There are certain conditions that look like anxiety, but are some other diseases in fact. Often this drags us to dangerous, even fatal conditions sometimes. Let's know some of these conditions.

Heart problems: These can spike your heart and breathing rates the same way anxiety does. Panic attacks and heart attacks in particular have similar -- and sometimes identical -- symptoms. Both can cause dizziness, chest pain, and trouble breathing. They can also trigger sweating, nausea, and a feeling of fear. It can be hard to tell them apart without testing. Be alert if you have any of these symptoms, especially if you don't have a history of panic attacks.

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Asthma: Both it and anxiety can cause shortness of breath, chest pain, and lightheadedness. Both can be triggered by stressors like relationship or financial problems. Many people with asthma also have panic attacks. You may think it is anxiety if you start to have these symptoms as an adult, but you could be dealing with adult-onset asthma. Red flags include wheezing, coughing, and symptoms that change day by day.

Diabetes: With uncontrolled diabetes, sugar rushes and dips can lead to trembling, sweating, and a fast heart rate. It can cause headaches and nausea, too. These symptoms are sometimes confused with anxiety. Talk to your doctor if you are often very hungry, thirsty, tired, or peeing a lot. Or if you are losing weight, have blurry vision, dry skin, or sores that heal slowly. You may need your blood sugar tested.

Hyperthyroidism: Hormonal imbalances can look like anxiety. For example, an overactive thyroid gland makes too much thyroid hormone. This can speed up your metabolism and lead to nervousness, restlessness, and a fast heartbeat. It can also cause sleep trouble and irritability, all common with anxiety. A "thyroid storm" can look very similar to a panic attack. Keep an eye out for unexplained weight loss and increased sensitivity to heat, both signs of hyperthyroidism.

Sleep apnea: When you cannot breathe properly at night, you might wake up feeling breathless or with a racing heart. Sleep apnea can lead to other anxiety-like symptoms including headaches, mood changes, memory trouble, and nightmares. It can even trigger panic attacks. Talk to your doctor about getting tested for sleep apnea, especially if you also snore loudly.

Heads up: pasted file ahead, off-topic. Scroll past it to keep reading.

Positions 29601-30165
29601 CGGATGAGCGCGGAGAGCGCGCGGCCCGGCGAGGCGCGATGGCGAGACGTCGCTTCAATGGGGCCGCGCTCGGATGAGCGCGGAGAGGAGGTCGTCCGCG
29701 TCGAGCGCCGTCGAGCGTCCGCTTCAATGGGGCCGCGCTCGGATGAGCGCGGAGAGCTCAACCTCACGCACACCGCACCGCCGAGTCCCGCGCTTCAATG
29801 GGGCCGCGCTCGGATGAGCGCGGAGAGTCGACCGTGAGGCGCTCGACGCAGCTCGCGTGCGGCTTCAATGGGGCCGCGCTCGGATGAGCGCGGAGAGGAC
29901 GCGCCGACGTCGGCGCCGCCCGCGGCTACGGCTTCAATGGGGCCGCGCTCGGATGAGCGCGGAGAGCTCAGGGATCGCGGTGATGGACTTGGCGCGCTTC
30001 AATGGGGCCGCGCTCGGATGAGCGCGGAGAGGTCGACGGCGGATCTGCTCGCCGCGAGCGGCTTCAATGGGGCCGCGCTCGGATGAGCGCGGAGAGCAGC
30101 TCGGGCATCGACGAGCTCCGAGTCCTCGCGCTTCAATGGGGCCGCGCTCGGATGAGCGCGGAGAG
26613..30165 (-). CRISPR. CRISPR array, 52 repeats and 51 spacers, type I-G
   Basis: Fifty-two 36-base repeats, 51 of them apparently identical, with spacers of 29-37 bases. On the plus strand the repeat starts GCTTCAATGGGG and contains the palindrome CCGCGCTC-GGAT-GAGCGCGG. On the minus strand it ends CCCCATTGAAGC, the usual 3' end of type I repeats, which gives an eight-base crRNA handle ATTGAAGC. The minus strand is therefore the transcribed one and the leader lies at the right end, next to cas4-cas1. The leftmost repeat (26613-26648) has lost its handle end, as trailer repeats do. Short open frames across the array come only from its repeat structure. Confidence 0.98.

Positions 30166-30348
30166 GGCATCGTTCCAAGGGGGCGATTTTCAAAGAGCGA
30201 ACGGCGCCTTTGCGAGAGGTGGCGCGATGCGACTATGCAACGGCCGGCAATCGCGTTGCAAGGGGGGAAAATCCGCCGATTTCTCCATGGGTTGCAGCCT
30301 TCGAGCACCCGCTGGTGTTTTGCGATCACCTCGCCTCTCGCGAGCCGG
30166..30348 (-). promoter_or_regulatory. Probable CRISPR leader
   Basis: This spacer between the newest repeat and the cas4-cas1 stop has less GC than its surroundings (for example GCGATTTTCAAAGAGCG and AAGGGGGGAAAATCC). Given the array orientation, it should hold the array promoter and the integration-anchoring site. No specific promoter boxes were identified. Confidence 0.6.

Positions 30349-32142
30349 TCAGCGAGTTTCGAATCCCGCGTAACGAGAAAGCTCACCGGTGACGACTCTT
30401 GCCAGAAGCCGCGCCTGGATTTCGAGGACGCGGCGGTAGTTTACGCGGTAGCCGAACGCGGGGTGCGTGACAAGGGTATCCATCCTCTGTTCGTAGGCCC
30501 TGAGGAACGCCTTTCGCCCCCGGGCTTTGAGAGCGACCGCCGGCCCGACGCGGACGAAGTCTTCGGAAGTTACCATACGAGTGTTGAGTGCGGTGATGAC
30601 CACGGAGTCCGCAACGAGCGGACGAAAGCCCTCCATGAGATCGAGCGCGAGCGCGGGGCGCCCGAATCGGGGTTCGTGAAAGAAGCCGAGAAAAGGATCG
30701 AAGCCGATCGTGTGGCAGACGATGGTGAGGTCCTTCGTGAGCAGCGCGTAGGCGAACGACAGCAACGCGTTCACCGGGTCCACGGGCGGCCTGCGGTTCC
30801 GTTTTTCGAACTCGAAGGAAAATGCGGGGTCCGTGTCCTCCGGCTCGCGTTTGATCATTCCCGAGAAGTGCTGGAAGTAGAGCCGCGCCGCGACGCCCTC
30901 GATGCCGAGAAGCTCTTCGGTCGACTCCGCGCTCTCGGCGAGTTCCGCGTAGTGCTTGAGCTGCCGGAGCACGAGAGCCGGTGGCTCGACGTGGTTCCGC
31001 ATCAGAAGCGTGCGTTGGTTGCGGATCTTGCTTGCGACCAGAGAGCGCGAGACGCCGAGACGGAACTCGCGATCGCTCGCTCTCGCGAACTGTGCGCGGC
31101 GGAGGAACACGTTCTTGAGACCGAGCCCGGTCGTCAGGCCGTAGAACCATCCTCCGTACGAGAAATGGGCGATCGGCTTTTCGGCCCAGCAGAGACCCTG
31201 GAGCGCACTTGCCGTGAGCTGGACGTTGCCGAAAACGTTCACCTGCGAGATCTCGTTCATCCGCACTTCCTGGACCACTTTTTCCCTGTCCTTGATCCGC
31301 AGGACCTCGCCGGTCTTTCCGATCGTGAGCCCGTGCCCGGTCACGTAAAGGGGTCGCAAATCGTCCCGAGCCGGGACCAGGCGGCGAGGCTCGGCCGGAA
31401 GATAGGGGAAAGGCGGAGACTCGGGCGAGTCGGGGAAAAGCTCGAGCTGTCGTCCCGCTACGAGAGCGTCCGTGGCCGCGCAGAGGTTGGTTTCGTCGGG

Irritable Bowel Syndrome (IBS): Many people with anxiety get stomachaches. But IBS can also cause belly pain and cramps. These conditions often go hand in hand, and each can make the other worse. So it is sometimes hard to know which is the root cause. If you have bloating, gas, constipation, and diarrhea, IBS may be the source. Getting the right treatment will help you feel better physically and mentally.

Lung diseases: They often cause shortness of breath, a common symptom of anxiety, along with nausea and chest pain or pressure. If you also cough or wheeze a lot and have trouble taking a deep breath, you could have chronic obstructive pulmonary disease (COPD). The risk is higher if you're a smoker or have had a respiratory infection.

Endometriosis: This condition happens when your uterine lining grows outside the uterus. Many people go undiagnosed for years because the pain can be hard to pin down. It is often chalked up to IBS or "bad periods." It can also be misdiagnosed as anxiety. And if you actually do have anxiety, it may stem from your symptoms. Talk to an obstetrician/gynecologist, if you have irregular, heavy, or very painful periods or ongoing pelvic pain. Be sure to tell them if you have pain during sex, stomachaches, or pain when you poop or pee.


Source: WebMD

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